Not marginal troubles
The Maldives was originally seen as a great Indian diplomatic success. Today, the Maldives has come to encapsulate all that can go wrong in the creation of a “peaceful periphery” around India. Thankfully, the Maldives is small enough that New Delhi is more irritated than alarmed at developments there.
But the island nation is a laboratory for India’s attempts to develop special bonds with all its South Asian neighbours. At the heart of these relationships is a desire to persuade all the major political players in these countries to address Indian security concerns and, in return, participate in the rewards of India’s economic growth.
The Maldives was seen as the exemplar of such a relationship, especially given its willingness to hand over much of its own maritime security to New Delhi. The awarding of the Male airport, the most important commercial asset of the country, to an Indian firm seemed only to consolidate this bond.
Finally, the country seemed to have settled dowindia-maldives, n to a democratic routine implicitly guaranteed by New Delhi. Today, of course, the airport is being shifted out of the Indian firm’s hands. The sparring between the two main political leaders resulted in the last president, Mohammed Nasheed, seeking refuge in the Indian High Commission for nearly two weeks.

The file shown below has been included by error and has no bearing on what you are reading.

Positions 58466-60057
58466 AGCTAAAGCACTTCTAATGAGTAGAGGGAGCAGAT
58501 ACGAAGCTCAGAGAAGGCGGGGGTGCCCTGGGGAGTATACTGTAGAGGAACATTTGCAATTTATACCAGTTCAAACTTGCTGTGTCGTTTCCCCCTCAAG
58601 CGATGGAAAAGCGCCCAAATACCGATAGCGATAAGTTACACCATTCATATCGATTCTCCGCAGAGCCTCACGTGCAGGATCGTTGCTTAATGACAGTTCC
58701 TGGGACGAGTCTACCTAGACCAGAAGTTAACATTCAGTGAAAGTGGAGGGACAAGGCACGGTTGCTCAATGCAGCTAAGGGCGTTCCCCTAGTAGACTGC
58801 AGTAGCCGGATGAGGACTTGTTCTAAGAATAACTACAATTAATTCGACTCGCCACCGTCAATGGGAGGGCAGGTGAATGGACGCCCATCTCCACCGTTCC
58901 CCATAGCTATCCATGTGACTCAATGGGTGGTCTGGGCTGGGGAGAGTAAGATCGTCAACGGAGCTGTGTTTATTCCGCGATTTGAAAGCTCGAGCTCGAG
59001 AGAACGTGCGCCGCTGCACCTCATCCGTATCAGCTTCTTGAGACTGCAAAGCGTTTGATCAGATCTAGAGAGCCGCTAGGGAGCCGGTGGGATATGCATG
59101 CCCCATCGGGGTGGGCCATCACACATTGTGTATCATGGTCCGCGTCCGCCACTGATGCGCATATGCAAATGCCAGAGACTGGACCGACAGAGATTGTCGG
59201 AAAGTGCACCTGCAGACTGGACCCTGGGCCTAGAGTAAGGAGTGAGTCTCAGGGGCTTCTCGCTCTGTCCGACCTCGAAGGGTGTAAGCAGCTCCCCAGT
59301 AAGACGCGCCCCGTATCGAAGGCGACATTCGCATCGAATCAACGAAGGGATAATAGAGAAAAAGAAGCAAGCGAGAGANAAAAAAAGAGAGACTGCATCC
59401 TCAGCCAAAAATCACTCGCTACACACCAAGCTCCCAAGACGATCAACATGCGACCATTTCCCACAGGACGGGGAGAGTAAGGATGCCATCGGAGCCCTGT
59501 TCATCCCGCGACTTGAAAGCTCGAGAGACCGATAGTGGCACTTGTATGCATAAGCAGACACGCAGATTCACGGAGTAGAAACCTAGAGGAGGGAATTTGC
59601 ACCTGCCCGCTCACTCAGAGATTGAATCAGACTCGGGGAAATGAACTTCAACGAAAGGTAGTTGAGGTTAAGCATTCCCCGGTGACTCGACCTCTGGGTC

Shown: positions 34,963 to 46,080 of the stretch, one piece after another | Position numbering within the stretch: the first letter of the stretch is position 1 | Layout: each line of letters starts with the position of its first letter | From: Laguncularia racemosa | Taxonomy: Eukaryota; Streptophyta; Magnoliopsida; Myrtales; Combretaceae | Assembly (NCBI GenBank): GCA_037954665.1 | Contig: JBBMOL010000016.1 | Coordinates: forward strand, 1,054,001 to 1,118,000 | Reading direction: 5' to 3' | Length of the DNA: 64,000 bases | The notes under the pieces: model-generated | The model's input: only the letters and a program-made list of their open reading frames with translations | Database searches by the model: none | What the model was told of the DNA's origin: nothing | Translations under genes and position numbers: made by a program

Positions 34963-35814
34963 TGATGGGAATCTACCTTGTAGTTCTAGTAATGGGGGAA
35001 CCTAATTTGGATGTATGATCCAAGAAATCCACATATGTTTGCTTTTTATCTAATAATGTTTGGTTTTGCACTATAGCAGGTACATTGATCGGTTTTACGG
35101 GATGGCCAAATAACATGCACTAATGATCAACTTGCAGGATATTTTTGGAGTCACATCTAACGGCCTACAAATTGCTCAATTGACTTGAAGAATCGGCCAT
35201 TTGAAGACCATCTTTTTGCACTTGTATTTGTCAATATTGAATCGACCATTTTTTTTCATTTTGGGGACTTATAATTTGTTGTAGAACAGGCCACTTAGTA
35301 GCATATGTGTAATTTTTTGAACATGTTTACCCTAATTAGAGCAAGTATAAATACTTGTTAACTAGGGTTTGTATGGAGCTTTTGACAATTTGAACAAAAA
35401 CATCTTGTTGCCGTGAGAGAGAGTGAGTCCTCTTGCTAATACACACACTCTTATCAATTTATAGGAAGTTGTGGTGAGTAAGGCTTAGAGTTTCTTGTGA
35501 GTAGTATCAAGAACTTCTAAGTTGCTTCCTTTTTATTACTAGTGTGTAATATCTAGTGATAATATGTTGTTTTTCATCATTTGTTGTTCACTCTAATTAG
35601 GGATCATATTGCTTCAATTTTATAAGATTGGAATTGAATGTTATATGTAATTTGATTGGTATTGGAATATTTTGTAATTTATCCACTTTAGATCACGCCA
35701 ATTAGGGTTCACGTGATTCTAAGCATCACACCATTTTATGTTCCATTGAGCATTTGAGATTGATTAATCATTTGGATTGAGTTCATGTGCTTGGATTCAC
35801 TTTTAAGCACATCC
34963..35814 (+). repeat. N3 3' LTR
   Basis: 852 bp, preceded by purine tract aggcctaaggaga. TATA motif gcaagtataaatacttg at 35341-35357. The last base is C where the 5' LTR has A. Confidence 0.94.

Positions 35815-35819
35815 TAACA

There are clear lessons for India as it seeks to engage its neighbours. One is that India should be seen as an impartial player in the domestic politics of these countries. Nasheed tries to play an Indian card repeatedly in part because he was seen as the closer friend of India.
Two, Indian firms should be encouraged to invest in these countries with as little political backing from New Delhi as possible. The more their overseas economic activity is based only on commercial considerations, the less chance such investments have of falling afoul of domestic politics.
Three, security and other arrangements should be done in a bipartisan spirit. This will be a difficult and laborious diplomatic path to take. But in the long term it will vaccinate India from the sort of troubles that presently bedevil its Maldives relationship — and in countries who are much more sizeable and more difficult.